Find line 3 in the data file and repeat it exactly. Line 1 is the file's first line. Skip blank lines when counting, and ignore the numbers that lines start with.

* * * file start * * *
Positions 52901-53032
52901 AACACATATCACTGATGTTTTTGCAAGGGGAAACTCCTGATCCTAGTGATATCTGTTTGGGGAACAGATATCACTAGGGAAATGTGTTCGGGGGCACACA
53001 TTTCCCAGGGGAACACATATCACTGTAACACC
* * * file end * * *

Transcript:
53001 TTTCCCAGGGGAACACATATCACTGTAACACC